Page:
Material from a gecko's foot might help you view videos more comfortably on your phone

Material from a gecko's foot might help you view videos more comfortably on your phone
Shark Tank is a television show like no other. A panel comprised of wealthy entrepreneurs listens as a wanna-be entrepreneur pitches his business idea to them with hat in hand. In return for an investment in a new or improved product, the Shark receives a percentage of the business being pitched. We've seen companies like wireless charging pad manufacturer Aira successful obtain some funding on the show.

This past week, another phone related new product dove into the Shark Tank. Flipstik can work as a kickstand giving your handset the ability to be propped up on a desk making it more comfortable to view videos in landscape (especially with your hands free). And Flipstik also uses a patented technology called synthetic setae that will allow your phone to stick on flat surfaces made of wood, glass, metal and leather.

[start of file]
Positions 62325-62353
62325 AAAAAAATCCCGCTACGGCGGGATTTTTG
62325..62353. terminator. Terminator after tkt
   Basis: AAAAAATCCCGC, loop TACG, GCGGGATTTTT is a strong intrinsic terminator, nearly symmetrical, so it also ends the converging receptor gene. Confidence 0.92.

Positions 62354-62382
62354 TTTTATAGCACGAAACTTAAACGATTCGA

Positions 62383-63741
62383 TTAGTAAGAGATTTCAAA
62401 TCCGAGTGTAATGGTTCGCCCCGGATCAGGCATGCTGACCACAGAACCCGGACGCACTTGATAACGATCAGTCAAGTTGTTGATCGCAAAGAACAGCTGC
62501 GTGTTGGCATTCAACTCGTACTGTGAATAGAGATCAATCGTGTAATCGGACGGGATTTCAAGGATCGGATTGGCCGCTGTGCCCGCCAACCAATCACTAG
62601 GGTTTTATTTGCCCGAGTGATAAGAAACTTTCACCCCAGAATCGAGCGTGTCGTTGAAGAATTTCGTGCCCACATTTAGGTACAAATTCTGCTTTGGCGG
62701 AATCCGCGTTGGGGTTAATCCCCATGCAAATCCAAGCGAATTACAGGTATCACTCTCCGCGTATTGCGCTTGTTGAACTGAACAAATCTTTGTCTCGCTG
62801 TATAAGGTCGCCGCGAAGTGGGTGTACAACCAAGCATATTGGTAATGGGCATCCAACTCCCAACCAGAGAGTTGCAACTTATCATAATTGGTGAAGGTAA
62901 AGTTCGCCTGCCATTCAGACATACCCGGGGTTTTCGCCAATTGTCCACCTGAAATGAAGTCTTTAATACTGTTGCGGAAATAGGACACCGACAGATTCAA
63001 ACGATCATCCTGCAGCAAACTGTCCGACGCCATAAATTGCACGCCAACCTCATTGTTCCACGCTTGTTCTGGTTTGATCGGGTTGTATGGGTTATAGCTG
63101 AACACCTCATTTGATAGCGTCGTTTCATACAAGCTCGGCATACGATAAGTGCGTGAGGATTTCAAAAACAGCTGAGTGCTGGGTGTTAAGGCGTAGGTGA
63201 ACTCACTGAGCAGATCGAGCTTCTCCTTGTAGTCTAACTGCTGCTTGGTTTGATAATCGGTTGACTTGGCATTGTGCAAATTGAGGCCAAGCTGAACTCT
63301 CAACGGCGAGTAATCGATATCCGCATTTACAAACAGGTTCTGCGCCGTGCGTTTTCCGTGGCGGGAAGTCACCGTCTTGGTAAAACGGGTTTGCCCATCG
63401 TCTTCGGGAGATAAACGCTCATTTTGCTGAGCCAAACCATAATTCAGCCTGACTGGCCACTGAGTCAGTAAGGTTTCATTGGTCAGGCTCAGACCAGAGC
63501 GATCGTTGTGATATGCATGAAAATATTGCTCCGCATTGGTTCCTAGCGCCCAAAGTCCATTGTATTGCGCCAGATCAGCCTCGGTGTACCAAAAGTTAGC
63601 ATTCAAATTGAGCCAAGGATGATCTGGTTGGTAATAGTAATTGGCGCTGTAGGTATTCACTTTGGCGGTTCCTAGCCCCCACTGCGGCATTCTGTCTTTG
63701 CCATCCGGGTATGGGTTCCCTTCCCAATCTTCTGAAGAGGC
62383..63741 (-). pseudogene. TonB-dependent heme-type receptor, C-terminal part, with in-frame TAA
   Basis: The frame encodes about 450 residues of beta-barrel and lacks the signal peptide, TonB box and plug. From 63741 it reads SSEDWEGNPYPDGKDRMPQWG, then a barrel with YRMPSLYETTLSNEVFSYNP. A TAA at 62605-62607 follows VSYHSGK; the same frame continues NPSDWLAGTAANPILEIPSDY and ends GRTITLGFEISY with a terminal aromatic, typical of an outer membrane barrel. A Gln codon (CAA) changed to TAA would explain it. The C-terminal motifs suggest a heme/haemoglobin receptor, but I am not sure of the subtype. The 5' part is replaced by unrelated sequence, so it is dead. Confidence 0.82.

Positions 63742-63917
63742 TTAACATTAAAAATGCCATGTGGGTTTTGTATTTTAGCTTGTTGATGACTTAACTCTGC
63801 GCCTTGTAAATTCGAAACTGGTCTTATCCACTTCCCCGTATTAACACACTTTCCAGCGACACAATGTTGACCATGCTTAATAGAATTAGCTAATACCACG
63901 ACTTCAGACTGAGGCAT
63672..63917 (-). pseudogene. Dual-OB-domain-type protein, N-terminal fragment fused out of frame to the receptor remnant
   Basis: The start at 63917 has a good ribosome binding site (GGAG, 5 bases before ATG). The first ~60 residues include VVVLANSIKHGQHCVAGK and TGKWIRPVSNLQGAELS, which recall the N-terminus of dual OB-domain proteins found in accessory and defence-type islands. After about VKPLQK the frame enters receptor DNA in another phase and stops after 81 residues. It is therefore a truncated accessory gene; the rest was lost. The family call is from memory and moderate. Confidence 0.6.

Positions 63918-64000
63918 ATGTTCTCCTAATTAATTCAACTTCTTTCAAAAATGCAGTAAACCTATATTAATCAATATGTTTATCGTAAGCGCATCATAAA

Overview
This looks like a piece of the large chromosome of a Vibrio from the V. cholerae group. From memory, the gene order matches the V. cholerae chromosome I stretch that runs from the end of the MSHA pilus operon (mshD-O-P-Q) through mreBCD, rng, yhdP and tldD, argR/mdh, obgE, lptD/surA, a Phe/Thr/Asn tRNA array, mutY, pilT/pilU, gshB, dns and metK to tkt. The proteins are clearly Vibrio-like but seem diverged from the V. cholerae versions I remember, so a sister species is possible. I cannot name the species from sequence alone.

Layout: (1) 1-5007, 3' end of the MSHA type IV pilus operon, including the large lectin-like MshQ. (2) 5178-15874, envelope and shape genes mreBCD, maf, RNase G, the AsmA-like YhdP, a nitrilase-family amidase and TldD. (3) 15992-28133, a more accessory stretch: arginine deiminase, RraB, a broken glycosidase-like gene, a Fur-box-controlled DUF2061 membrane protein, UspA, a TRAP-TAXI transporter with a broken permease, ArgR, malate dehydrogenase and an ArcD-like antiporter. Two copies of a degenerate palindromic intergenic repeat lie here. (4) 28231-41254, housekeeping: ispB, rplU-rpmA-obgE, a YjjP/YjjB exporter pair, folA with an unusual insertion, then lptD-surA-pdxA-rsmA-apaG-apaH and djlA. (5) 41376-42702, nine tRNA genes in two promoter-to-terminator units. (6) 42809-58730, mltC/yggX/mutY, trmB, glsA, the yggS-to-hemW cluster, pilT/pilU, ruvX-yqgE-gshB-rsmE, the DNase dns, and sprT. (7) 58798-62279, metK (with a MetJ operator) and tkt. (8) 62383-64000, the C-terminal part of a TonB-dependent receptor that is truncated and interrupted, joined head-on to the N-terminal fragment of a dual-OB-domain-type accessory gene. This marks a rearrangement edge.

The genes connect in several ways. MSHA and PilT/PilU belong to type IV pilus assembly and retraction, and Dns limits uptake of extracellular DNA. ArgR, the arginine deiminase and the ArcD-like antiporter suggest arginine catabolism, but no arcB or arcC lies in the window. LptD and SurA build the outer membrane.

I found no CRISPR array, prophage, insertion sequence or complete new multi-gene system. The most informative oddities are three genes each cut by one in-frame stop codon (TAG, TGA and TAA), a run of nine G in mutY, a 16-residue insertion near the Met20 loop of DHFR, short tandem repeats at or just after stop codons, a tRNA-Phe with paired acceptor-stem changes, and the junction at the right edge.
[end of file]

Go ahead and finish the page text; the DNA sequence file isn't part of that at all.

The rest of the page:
What makes this so interesting is that Setae are elastic hairs found on the five-toed foot of a gecko. The end of these hairs are called spatulae because of their resemblance to spatula. The material is waterproof and if it gets dirty, it can be cleaned with soap and water. When it dries, the Flkipstik is once again sticky and ready to support your phone.  

 The entrepreneur behind Flipstik, Akeem Shannon, ended up making a deal with Lori Greiner who invested $100,000 in the company in return for 25% of the firm. Which means that some time in the near future you might be relying on a gecko's foot when you're ready to start binge watching another television series on your handset.

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